More than a quarter of the population of the United Kingdom (three-fifths of the Welsh, a third of the Scots and two-thirds of those in northern England) were put under harsher coronavirus restrictions. Boris Johnson, the Prime Minister, amid a flurry of local lockdowns, found himself unable to state the coronavirus restrictions suddenly imposed on the north-east. He said ‘six in a home, six in hospitality’ could meet, though the law said that members of different households could not meet at all indoors. Universal laws, brought in by statutory instruments, prohibited eating or drinking in bars, restaurants or clubs after 10 p.m. In cities such as York and Liverpool, people thronged the street after closing time, dancing and drinking from bottles; others fetched more from supermarkets. Police in Scotland broke up more than 300 house parties over the weekend. The Houses of Parliament said it would not serve alcohol after 10 p.m., even though its outlets counted as ‘workplace canteens’. Fines of up to £10,000 could be imposed by fixed penalty notices, without trial. Police were told not to install the new NHS Covid-19 app on their work smartphones. A bone-eating vulture, Gypaetus barbatus, was spotted in Norfolk.
At the beginning of the week, Sunday 27 September, total deaths (within 28 days of testing positive for the coronavirus) stood at 41,971, of whom 212 had died in the past week, compared with 136 the week before. New cases detected reached 7,143 in a day. Sir Graham Brady, chairman of the 1922 Committee of Conservative backbenchers, was ready to defeat the government if it would not give MPs votes on coronavirus laws. After 127 students at Manchester Metropolitan University were found to have coronavirus, 1,700 were sent to their rooms for 14 days’ quarantine. Rishi Sunak, the Chancellor of the Exchequer, brought in a new Job Support Scheme, in place of furlough, open from the end of October, so that employees who worked at least 33 per cent of their former hours could receive 77 per cent of their former wages. Mr Sunak said the support was intended for ‘jobs that have a genuine prospect of being viable’. The reduction of VAT for hospitality businesses from 20 per cent to 5 per cent was extended until 31 March. Caesars Entertainment, the Las Vegas casino owner, agreed to buy the bookmakers William Hill for £2.9 billion. Mohsin and Zuber Issa, the billionaires from Blackburn, looked hungrily at Asda.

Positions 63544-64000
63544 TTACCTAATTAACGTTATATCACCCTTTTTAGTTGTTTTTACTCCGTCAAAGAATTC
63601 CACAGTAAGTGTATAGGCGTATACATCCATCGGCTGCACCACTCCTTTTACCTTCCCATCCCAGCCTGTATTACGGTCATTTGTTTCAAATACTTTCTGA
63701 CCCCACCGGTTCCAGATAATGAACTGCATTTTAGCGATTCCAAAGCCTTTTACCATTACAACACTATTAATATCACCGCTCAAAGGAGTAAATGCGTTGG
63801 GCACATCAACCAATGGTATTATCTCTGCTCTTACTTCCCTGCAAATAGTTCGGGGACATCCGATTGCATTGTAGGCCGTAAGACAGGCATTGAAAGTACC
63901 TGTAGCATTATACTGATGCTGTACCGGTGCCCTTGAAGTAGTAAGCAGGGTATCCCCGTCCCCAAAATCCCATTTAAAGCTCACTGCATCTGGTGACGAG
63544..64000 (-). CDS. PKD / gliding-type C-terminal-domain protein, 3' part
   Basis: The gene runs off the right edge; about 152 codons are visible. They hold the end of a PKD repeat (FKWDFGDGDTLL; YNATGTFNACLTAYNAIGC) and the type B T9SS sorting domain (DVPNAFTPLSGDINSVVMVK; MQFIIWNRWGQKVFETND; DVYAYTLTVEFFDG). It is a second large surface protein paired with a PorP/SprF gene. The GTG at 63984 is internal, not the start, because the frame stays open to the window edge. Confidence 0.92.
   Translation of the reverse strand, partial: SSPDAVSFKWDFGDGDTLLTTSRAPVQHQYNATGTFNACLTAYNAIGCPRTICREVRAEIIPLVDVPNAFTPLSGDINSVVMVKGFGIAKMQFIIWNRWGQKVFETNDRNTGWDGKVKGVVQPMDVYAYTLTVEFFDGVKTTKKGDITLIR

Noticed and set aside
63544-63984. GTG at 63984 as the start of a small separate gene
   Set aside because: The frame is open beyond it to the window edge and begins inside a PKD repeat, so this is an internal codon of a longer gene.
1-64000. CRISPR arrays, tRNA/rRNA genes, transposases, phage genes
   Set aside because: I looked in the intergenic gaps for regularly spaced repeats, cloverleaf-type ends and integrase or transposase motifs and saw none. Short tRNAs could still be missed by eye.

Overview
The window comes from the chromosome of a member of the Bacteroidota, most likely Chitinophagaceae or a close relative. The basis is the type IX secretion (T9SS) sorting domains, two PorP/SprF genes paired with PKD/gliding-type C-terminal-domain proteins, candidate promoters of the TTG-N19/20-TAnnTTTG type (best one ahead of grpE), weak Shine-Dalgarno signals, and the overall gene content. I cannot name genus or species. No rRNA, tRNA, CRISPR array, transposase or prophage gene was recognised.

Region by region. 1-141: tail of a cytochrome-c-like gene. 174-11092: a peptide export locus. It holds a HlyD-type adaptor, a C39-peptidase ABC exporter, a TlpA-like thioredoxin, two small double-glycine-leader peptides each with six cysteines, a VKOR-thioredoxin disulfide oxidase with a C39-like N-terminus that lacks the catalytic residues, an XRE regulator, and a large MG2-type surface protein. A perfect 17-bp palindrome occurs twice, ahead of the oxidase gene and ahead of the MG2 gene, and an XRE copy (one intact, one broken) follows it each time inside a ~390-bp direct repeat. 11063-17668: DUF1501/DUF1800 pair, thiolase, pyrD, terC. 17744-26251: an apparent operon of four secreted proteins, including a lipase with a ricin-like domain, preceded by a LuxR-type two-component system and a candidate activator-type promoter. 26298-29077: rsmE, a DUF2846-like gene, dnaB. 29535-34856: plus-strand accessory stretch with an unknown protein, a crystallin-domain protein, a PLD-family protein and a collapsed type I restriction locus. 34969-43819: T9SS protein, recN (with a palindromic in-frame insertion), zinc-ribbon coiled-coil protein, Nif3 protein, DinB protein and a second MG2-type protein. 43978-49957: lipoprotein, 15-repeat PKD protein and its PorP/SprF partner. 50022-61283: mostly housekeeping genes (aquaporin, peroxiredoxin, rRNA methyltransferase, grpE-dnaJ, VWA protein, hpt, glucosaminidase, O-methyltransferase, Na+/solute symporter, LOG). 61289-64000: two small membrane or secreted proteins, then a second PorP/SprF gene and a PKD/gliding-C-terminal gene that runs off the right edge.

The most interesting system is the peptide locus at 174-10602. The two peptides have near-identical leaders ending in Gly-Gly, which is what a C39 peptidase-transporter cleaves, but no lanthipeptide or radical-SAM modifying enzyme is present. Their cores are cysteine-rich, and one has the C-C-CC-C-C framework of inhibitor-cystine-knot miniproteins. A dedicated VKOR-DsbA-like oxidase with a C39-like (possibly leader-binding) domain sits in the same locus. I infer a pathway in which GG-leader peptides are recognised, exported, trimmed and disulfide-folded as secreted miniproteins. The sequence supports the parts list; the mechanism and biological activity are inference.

Sergeant Matiu Ratana, 54, was shot dead at a police station in Croydon. A man suspected of the shooting was critically wounded by a shot from the same gun, although he had his hands handcuffed behind him. Uber, the minicab-hailing network, was given the right to continue operating in London by Westminster Magistrates’ Court. A storm covered cars and gardens in Walcott, Norfolk, with sand.
The total number in the world who had died with coronavirus reached 998,285 by the beginning of the week and later exceeded a million. In Spain the health minister quarrelled with the authorities in Madrid, calling for stricter regulations. Tunisia, experiencing a rise in cases, decreed that nightclub windows must be kept open. The Swiss rejected an end to their agreement with the EU that allows the free movement of people, by a vote of more than 61 per cent. Bus Éireann is to end its Dublin to Belfast service, not out of health fears but because it has no money to spare for it.
The New York Times reported that President Donald Trump of the United States paid only $750 in federal income tax in 2016, the year he ran for the presidency, and in 2017, his first in the White House. Mr Trump nominated Amy Coney Barrett, a socially conservative judge, to fill the vacancy at the Supreme Court. Spain’s supreme court upheld a decision to ban Quim Torra, the Catalan separatist leader, from public office for refusing to take down an independence symbol from a government building before last year’s elections.
Dozens were killed in renewed fighting between Armenia and Azerbaijan over Nagorno-Karabakh; Armenia said one of its fighter jets was shot down by a Turkish jet. Lebanon’s prime minister designate, Mustapha Adib, resigned after abandoning efforts to form a new government. The Australian Strategic Policy Institute said that China had been building more detention centres for its Uighur minority, bringing the total to 380 — 100 more than previously thought. CSH